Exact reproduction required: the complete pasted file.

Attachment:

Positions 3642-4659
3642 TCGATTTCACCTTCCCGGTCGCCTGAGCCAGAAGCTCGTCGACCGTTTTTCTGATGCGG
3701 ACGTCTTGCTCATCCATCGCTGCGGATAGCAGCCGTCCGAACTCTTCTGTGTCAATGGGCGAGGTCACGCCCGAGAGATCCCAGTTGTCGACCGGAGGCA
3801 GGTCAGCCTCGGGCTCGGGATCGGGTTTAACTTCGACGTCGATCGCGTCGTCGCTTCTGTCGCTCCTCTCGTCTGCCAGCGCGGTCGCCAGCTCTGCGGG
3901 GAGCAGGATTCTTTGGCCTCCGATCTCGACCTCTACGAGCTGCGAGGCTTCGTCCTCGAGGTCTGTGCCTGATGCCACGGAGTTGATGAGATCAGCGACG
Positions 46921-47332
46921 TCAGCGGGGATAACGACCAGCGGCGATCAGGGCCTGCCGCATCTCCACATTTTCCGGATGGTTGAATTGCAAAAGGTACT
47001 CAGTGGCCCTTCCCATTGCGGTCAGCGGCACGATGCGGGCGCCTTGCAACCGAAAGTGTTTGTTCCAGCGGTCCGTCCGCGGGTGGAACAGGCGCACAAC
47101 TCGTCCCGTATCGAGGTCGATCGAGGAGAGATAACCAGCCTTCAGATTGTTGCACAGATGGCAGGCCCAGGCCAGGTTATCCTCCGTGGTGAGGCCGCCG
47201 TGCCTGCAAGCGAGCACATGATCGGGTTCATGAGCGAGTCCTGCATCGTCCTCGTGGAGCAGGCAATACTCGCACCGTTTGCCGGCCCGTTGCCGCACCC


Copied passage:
Positions 3642-4659
3642 TCGATTTCACCTTCCCGGTCGCCTGAGCCAGAAGCTCGTCGACCGTTTTTCTGATGCGG
3701 ACGTCTTGCTCATCCATCGCTGCGGATAGCAGCCGTCCGAACTCTTCTGTGTCAATGGGCGAGGTCACGCCCGAGAGATCCCAGTTGTCGACCGGAGGCA
3801 GGTCAGCCTCGGGCTCGGGATCGGGTTTAACTTCGACGTCGATCGCGTCGTCGCTTCTGTCGCTCCTCTCGTCTGCCAGCGCGGTCGCCAGCTCTGCGGG
3901 GAGCAGGATTCTTTGGCCTCCGATCTCGACCTCTACGAGCTGCGAGGCTTCGTCCTCGAGGTCTGTGCCTGATGCCACGGAGTTGATGAGATCAGCGACG
Positions 46921-47332
46921 TCAGCGGGGATAACGACCAGCGGCGATCAGGGCCTGCCGCATCTCCACATTTTCCGGATGGTTGAATTGCAAAAGGTACT
47001 CAGTGGCCCTTCCCATTGCGGTCAGCGGCACGATGCGGGCGCCTTGCAACCGAAAGTGTTTGTTCCAGCGGTCCGTCCGCGGGTGGAACAGGCGCACAAC
47101 TCGTCCCGTATCGAGGTCGATCGAGGAGAGATAACCAGCCTTCAGATTGTTGCACAGATGGCAGGCCCAGGCCAGGTTATCCTCCGTGGTGAGGCCGCCG
47201 TGCCTGCAAGCGAGCACATGATCGGGTTCATGAGCGAGTCCTGCATCGTCCTCGTGGAGCAGGCAATACTCGCACCGTTTGCCGGCCCGTTGCCGCACCC